My husband returned from his daily dog walk, drenched from a sudden downpour of rain. He had been stopped in the park by a man who wanted to know the time and who then proceeded to deliver a half hour diatribe about how messed up the world is and it’s all because of technology. Eventually he shook my husband’s hand, thanked him for the chat and left. The delay meant my husband was caught in the rain and when he arrived home he noticed that the reasonably new guttering was overflowing. Once inside he banged his shin on the coffee table that had been moved for vacuuming. He wasn’t happy.
The familiar routine, order and placement of our time and space become second nature and we travel through our days without questioning or thinking, until something disrupts us. We only really notice when things are not working or in their usual spot or people randomly attack or interrupt us. We believe that we can control our time, homes, interactions and things. They are part of the way we establish our identity and attempt to organize our time and our lives.
Stories Like These production company, formed in 2008, is presenting its latest play FIREFACE in a co-production with atyp (Australian Theatre for Young People), whose venue under the Sydney Theatre Company, is both intimate and comfortable. Both companies use emerging and established professional actors as well as local and international playwrights.
FIREFACE introduces us to an alarmingly sad dysfunctional family struggling together through their dark and desperate journey.
German playwright Marius Von Mayenburg, who first presented this award-winning play in 1997, has delved boldly into the turmoil of adolescence, a brother and sister, Kurt and Olga, in love and inseparable, who do not want to grow up and become like their parents.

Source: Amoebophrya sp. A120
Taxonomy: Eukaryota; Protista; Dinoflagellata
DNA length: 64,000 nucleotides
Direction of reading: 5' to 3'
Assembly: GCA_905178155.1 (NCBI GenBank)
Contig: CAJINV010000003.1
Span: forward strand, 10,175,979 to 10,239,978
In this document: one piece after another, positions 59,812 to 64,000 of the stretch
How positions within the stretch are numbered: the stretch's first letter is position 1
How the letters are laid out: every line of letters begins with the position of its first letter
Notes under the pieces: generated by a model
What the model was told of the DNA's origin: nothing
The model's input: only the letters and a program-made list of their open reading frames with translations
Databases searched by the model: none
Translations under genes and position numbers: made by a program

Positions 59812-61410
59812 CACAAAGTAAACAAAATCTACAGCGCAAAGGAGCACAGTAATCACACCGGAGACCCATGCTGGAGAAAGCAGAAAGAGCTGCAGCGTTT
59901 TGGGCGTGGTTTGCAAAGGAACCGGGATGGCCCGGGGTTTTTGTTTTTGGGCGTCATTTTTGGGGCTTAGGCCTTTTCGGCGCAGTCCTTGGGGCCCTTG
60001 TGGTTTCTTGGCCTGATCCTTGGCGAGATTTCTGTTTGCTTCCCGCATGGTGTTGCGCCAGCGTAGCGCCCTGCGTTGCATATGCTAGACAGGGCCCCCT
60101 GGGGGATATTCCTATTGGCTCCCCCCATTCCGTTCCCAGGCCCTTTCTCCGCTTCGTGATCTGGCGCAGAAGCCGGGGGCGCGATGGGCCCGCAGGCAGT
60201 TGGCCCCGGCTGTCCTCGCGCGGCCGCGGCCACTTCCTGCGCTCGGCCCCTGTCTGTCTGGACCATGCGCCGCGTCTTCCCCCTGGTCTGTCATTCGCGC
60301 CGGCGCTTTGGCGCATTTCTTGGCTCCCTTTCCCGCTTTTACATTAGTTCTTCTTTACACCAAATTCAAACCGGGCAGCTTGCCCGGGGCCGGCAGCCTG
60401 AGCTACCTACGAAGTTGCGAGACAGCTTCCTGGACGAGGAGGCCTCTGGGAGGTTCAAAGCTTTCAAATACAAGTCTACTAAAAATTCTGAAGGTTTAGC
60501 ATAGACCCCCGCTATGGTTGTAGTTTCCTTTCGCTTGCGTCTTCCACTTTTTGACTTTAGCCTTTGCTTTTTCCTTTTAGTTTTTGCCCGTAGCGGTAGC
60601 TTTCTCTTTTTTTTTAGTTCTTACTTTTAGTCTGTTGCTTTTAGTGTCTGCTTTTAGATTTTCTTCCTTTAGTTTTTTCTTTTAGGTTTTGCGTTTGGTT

When Olga brings home her first boyfriend, Paul, Kurt’s obsession with his sister turns to anger. His favourite hobby, firebombing, takes a serious turn resulting in his face being burnt. The parents are seemingly unaware of the intensity of their children’s liaison, being somewhat distracted trying to save their own marriage.
Father lives through his newspapers, Mother is lonely for conversation, but feels quite at home undressing in front of Kurt, who is hopelessly entangled with his sister. Father does not relate to Kurt and dismisses his behaviour as “puberty”, favouring the company of Paul.
Olga gives up Paul, returns to Kurt, and the pair begin their downward spiral. They stop talking to their parents, choosing to eat dinner on the stairs.
There is some good humour in this dark story. The script moves quickly within its 94 short scenes. There is great sadness in the lack of communication, particularly for Mother, who tries so hard to get her son back. Lucy Miller is fabulous as Mother. She has the compassion, cynicism and sensuality which bring her character to life. James Lugton plays Father, the dry, introspective, frustrated engineer extremely well. Paul is played by the charismatic Ryan Bennett, refreshingly naïve, but perhaps lacking suitable responses at the end of the play.
Darcie Irwin-Simpson as Olga and Darcy Brown as Kurt, are superb as the tormented lead characters – reckless, sultry and withdrawn. Their fluid movements are beautifully orchestrated by director Luke Rogers and the sexual contact is subtle and full of love.
FIREFACE touches a deep chord in our fragility and provokes curiosity about human behaviour.
FIREFACE is playing from August 1 to 17 at atyp Studio 1, The Wharf, Pier 4/5, Hickson Road, Walsh Bay.
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